World oil prices slid this week as OPEC decided against cutting its output target, while a boost for the dollar also weighed on commodities, including gold.
OIL: Prices fell throughout the week on expectations that the Organization of Petroleum Exporting Countries would maintain its crude oil output ceiling, which turned out to be the case following a meeting on Friday.
OPEC stuck to its strategy of preserving market share faced with cheaper competition from the US shale energy boom.
The cartel, which has traditionally defended price levels by cutting output if needed, dramatically switched strategy last November when it opted to leave production unchanged -- despite a dramatic oil price collapse that slashed revenues for its members.
Member countries however declared this week they would be happier with higher prices than is currently the case, to between $75 and $80 a barrel, to boost revenues and help their public finances. OPEC is also mindful however that high prices can weigh on economic growth.
"Today's OPEC meeting did nothing to help oil prices push higher after OPEC oil ministers held production quotas at current levels of 30 million barrels per day," said Michael Hewson, chief market analyst at traders CMC Markets UK.
By Friday on London's Intercontinental Exchange, Brent North Sea crude for delivery in July slid to $61.15 a barrel from $64.35 a week earlier.
On the New York Mercantile Exchange, West Texas Intermediate (WTI) or light sweet crude for July dropped to $57.54 a barrel from $58.52 a week earlier.
PRECIOUS METALS: Gold prices hit a near three-month low on Friday at $1,162.75 an ounce.
"Dollar strength relative the euro looks like it will remain all-important, and this has been the main factor in the latest positioning shift among commodity investors," UniCredit analysts said in a note to clients.
A stronger US unit makes dollar-denominated commodities such as gold more expensive for holders of rival currencies, denting demand.
The dollar won a lift on Friday as official data showed US businesses accelerated hiring and raised wages at a faster pace last month in a fresh sign the country's economy is rebounding from the winter stall.
In a report that gives the Federal Reserve more reason to move toward an interest rate hike in the coming months, the Labor Department said Friday that the economy pumped out 280,000 jobs in May, far more than expected and well above the past year's pace of 251,000 a month.
"The US labour market finally came out of its winter doldrums," said Harm Bandholz, chief US economist at UniCredit.
"The re-acceleration in employment gains is supporting the notion that the first-quarter weakness of the labour market and the economy in general was indeed transitory."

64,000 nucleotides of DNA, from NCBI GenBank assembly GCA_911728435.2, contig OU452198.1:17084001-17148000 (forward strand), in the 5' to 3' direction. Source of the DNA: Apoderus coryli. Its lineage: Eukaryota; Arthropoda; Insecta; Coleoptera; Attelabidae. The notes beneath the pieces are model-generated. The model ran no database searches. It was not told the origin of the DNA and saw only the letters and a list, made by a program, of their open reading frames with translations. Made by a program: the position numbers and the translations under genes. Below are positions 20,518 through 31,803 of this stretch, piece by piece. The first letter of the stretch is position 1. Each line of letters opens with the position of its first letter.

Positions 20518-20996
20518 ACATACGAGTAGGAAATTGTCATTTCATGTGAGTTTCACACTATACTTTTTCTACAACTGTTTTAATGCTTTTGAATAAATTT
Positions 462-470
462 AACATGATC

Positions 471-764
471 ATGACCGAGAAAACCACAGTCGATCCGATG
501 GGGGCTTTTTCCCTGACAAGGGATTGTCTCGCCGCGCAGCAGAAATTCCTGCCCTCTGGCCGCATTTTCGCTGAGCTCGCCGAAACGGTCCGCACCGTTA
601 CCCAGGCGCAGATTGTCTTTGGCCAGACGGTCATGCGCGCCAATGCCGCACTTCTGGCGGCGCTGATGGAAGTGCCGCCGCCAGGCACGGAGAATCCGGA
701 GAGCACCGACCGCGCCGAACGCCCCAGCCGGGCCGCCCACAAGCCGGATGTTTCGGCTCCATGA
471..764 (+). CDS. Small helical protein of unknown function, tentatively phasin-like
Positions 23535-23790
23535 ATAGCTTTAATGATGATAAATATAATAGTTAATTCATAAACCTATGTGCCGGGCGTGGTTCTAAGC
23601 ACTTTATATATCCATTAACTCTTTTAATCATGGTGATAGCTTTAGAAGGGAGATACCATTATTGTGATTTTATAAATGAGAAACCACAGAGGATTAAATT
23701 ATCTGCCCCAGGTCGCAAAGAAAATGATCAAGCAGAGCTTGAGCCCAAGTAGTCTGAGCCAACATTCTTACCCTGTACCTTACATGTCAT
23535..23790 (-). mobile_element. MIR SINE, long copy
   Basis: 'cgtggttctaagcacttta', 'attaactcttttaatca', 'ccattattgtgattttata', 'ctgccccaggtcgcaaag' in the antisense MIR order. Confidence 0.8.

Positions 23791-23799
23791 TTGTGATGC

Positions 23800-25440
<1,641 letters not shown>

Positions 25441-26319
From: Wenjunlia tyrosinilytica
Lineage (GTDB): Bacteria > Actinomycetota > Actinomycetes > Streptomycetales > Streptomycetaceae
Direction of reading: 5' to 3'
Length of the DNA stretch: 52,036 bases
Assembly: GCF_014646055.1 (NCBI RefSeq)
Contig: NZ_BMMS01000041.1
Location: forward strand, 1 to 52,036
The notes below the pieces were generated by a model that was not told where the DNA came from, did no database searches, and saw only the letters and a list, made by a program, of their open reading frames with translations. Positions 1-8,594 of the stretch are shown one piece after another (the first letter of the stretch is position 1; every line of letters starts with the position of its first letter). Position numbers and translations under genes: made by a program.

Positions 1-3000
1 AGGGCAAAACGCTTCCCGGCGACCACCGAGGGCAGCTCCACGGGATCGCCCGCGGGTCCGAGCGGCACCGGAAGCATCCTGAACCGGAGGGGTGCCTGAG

By Friday on the London Bullion Market, the price of gold dropped to $1,164.60 an ounce from $1,191.40 a week earlier.
Silver fell to $16.15 an ounce from $16.67.
On the London Platinum and Palladium Market, platinum slipped to $1,092 an ounce from $1,115.
Palladium decreased to $751 an ounce from $783.
BASE METALS: Base or industrial metals prices mostly dropped as the dollar strengthened while copper futures were hit also by concerns about weaker Chinese demand.
"Prices are under pressure due to fears of an imminent slowdown in demand in China, as the second quarter -- traditionally a period of strong demand -- has now passed its peak," said analysts at Commerzbank.
By Friday on the London Metal Exchange, copper for delivery in three months slipped to $5,919.50 a tonne from $6,071.50 a week earlier.
Three-month aluminium fell to $1,730 a tonne from $1,748.
Three-month lead decreased to $1,913 a tonne from $1,972.50.
Three-month tin declined to $15,210 a tonne from $15,450.
Three-month nickel increased to $12,905 a tonne from $12,745.
Three-month zinc slid to $2,137.50 a tonne from $2,207.
COCOA: Prices dipped a week after hitting four-year highs in London on tight supply worries.
By Friday on LIFFE, London's futures exchange, cocoa for delivery in July fell to £2,094 a tonne from £2,126 a week earlier.
On the ICE Futures US exchange, cocoa for July slipped to $3,092 a tonne from $3,121.
SUGAR: The market steadied after tumbling to six-year lows the week before.
By Friday on LIFFE, a tonne of white sugar for delivery in August edged up to $351.20 from $350.10 a week earlier.
On ICE Futures US, unrefined sugar for July inched up to 12.09 US cents a pound from 12.04 US cents.
COFFEE: Prices bounced back from their lowest levels of the year that had been caused by concerns that El Nino could send coffee production soaring in Brazil.'
The El Nino weather phenomenon is an abnormal warming of surface ocean waters in the eastern Pacific, which occurs every two to seven years, and sparks drought in some areas and flooding in others.
On ICE Futures US, Arabica for delivery in July gained to 135.65 US cents a pound from 126.20 cents a week earlier.
On LIFFE, Robusta for July jumped to $1,722 a tonne from $1,633.